DULUTH - A big-box moratorium was lifted in Duluth Monday, minutes after new regulations were passed that will determine how Wal-Mart and other large buildings will look in the city.
The large-scale building ordinance is effective immediately and the end of the moratorium means three such projects that have been stalled since it went into effect in July are now able to go forward.
One of those, a Wal-Mart project on about 31 acres at the corner of Peachtree Industrial Boulevard and Chattahoochee Drive, was the impetus behind the new rules. The city's Zoning Board of Appeals is scheduled to hear three variances on the 176,000-square-foot building project Wednesday, but City Attorney Lee Thompson said it was not clear how the new ordinance would effect the retailer's requests to change the roof pitch on the building, use a different building material and change the location of required landscaping.
Wal-Mart spokesman Glen Wilkins said the new ordinance would not change any of the company's requests.
"It doesn't affect us one bit," he said. "We applied for the variances with the large-scale ordinance in mind. It's still applicable. We can't do anything until we go through the variance process."
The ordinance, which passed unanimously, sets standards for building materials, roof lines, windows and parking for any project more than 75,000 square feet. It also regulates how large projects with smaller buildings are to be unified and requires plans such as a traffic study as part of a community impact statement.
Duluth Mayor Shirley Lasseter said she hopes other Gwinnett cities will follow suit with the code, which she thinks will have a great impact on the town.
"We did all the grunt work," she said. "I'm really glad to have it behind us. It's been a long journey."
Tom Wheeler, president of the Wheeler/Kolb Management Company, said the ordinance was much improved after more than two hours of revisions and the continuance of a public hearing that started last week. Wheeler said the ordinance is reasonable, balanced and fair.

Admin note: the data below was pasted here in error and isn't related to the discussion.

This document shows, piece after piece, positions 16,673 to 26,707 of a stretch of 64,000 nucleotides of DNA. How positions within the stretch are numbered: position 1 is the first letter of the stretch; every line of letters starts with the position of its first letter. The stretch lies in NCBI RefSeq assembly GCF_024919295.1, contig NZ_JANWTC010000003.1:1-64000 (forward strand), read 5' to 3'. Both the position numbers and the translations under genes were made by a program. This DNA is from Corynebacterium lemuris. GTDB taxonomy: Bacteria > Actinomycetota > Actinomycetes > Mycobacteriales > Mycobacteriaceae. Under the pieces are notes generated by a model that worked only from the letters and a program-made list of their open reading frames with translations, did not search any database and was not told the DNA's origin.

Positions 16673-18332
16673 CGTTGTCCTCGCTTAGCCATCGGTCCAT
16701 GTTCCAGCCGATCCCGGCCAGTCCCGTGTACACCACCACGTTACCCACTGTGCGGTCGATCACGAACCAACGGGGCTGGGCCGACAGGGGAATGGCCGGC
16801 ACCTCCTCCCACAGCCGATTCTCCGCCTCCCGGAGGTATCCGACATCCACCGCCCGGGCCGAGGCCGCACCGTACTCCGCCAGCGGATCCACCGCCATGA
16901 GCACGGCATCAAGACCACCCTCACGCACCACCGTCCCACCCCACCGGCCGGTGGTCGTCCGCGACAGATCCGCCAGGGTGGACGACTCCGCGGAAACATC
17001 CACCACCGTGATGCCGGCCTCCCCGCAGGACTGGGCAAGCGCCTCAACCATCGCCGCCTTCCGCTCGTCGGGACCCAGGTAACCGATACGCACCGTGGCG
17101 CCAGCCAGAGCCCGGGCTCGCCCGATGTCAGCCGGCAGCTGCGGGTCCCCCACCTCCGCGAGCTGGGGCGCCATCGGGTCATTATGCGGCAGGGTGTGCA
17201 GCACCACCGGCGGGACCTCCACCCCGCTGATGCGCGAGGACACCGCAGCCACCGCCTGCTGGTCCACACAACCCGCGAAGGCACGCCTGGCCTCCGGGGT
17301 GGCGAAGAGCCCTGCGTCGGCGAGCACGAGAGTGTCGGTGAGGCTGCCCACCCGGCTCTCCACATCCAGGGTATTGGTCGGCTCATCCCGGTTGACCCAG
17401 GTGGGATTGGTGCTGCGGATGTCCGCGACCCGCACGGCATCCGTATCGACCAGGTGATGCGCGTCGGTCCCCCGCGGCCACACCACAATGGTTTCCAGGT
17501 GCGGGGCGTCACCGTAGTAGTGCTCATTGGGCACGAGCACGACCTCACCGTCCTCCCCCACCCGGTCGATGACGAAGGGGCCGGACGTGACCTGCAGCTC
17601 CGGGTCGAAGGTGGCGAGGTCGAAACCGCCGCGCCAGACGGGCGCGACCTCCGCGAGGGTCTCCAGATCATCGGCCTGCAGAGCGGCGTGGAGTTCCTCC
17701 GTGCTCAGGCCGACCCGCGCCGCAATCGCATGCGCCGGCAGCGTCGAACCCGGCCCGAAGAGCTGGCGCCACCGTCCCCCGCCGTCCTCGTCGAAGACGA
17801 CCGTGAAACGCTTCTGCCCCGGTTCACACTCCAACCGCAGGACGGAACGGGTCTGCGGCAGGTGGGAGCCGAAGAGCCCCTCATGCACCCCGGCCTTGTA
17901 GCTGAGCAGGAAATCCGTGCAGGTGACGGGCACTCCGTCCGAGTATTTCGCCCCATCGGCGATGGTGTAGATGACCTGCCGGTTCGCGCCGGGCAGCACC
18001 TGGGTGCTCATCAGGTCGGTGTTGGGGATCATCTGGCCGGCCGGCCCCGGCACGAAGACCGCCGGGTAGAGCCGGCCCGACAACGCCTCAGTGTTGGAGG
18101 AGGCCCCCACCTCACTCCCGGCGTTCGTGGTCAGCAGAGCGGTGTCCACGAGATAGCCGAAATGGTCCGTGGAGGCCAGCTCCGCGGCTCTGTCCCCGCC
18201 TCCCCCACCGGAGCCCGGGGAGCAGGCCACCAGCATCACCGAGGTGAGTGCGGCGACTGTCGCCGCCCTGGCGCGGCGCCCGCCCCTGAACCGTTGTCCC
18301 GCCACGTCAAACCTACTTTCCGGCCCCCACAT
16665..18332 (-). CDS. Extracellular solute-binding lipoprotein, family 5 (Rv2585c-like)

Vince Michels, a homeowner who successfully challenged former Interim Planning Director Shelley Stiebling's decision to allow Wal-Mart to make changes without a variance, said he hopes the plan works, but isn't certain of its success.
"It's a leap of faith. We're going into uncharted waters," he said. "How it actually plays out remains to be seen."
Council members stressed that the document can be changed and amended as they learn more about how it will effect hospitals, hotels and other businesses. One of the three projects halted by the moratorium is an international hotel on North Berkeley Lake Road, Lasseter said.
The moratorium was scheduled to be lifted in January, and was part of controversy surrounding Wal-Mart's request to build a store in the area. The retailer was denied building permits in August because of the moratorium and two lawsuits have been filed against the city by landowner Jack Bandy, one with the intent of having the moratorium lifted.
A group, Smart Growth Gwinnett, formed in opposition to Wal-Mart's plans to build in the area. Marline Santiago-Cook, the group's spokeswoman, said Smart Growth Gwinnett's next step is to consider how the large-scale regulations might also apply to smaller projects.
"Really good things came out of these discussions," she said. "We're pleased."